Posted on Jun 23, 2006

Coming to Union was a leap of faith for Regina Chiuminnato. The ballet dancer from Milwaukee, Wisc., had planned to go to a college closer to home. Her high school guidance counselor had other thoughts.

“She was always raving about Union,” Chiuminnato relates. “She said, ‘This school is perfect for you.' I said that was interesting, but I'd look later.”

When she did, “what struck me most was how beautiful the campus was. Union also had a broader curriculum, so at the last minute, I changed my mind.”

In high school, Chiuminatto wrote sonnets and was a member of the Milwaukee Ballet School, a rigorous classical training ground. Her arrival at Union, a pas de deux with fate, propelled her into a world of languages and Victorian literature. Already well-versed in French with knowledge of Latin, she jumped into Greek and German classes her first trimester. A Classics major, she hopes to learn Italian, Chinese and Russian, study comparative literature in graduate school and “definitely” pursue her Ph.D.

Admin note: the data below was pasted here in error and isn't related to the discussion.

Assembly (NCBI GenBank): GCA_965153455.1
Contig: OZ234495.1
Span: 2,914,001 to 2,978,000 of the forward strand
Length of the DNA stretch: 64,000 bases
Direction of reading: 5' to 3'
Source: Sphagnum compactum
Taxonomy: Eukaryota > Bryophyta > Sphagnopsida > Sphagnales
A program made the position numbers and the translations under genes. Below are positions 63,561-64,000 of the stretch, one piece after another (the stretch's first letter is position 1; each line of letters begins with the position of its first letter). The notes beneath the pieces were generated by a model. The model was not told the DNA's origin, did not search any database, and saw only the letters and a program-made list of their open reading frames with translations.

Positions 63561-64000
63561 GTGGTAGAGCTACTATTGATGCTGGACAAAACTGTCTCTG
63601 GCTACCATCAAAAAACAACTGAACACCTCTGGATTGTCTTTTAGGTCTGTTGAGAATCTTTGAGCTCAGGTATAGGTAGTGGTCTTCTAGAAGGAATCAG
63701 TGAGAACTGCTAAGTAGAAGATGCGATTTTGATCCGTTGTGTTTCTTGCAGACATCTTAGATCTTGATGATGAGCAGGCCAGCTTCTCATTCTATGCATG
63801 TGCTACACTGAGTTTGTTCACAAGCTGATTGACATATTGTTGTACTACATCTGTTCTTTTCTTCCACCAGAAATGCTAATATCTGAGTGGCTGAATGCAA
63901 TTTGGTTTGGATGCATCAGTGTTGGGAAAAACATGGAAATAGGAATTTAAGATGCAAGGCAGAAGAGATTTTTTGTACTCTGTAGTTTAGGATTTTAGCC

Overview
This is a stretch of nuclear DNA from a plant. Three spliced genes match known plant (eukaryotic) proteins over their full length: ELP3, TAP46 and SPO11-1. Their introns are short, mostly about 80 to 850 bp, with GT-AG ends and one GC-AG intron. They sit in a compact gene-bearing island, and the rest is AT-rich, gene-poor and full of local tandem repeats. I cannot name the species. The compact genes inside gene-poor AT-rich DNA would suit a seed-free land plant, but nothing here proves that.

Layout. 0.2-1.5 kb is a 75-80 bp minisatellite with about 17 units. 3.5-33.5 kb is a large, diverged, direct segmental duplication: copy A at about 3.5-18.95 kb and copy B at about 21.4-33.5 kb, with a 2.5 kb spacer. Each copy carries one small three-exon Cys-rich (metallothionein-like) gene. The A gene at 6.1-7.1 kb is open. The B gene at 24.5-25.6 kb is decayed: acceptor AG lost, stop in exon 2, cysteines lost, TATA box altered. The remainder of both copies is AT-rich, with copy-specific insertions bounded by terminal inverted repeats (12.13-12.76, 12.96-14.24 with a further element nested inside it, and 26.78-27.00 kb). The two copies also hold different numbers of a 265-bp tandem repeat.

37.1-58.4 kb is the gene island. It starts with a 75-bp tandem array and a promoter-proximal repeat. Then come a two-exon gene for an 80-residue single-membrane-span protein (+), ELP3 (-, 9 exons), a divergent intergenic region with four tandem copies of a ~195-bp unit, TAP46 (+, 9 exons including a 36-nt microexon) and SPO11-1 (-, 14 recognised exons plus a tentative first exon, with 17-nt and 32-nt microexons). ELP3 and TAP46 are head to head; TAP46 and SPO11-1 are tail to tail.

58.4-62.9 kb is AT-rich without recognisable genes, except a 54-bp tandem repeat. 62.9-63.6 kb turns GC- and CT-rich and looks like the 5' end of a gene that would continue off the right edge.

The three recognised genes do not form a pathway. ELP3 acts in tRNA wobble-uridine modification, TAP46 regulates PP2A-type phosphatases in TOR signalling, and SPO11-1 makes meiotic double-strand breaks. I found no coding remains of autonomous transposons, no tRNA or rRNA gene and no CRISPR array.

When she needs a break from “brain-frying,” Chiuminatto turns to poetry by Milton, Pope and Thomas Hardy. She's a member of Orange House Council and the Ballroom Dance Club. She thinks about a term abroad: “France, Greece, China, Italy… with so many options, it would be foolish not to go somewhere.”

In short, Union allows Chiuminnato to be who she is and who she might become. Clearly, she's poised for great things.

“I don't think any other school would have been as good a fit for me because of the stimulating social and intellectual atmosphere here,” she says. “For instance, Professor (Tarik) Wareh, my Greek teacher, is really great. Last week, we were discussing the various functions and forms of intensive and reflexive pronouns in English, French and Greek. I really enjoyed international politics with Byron Nichols, too. He's another one I can talk to about anything.”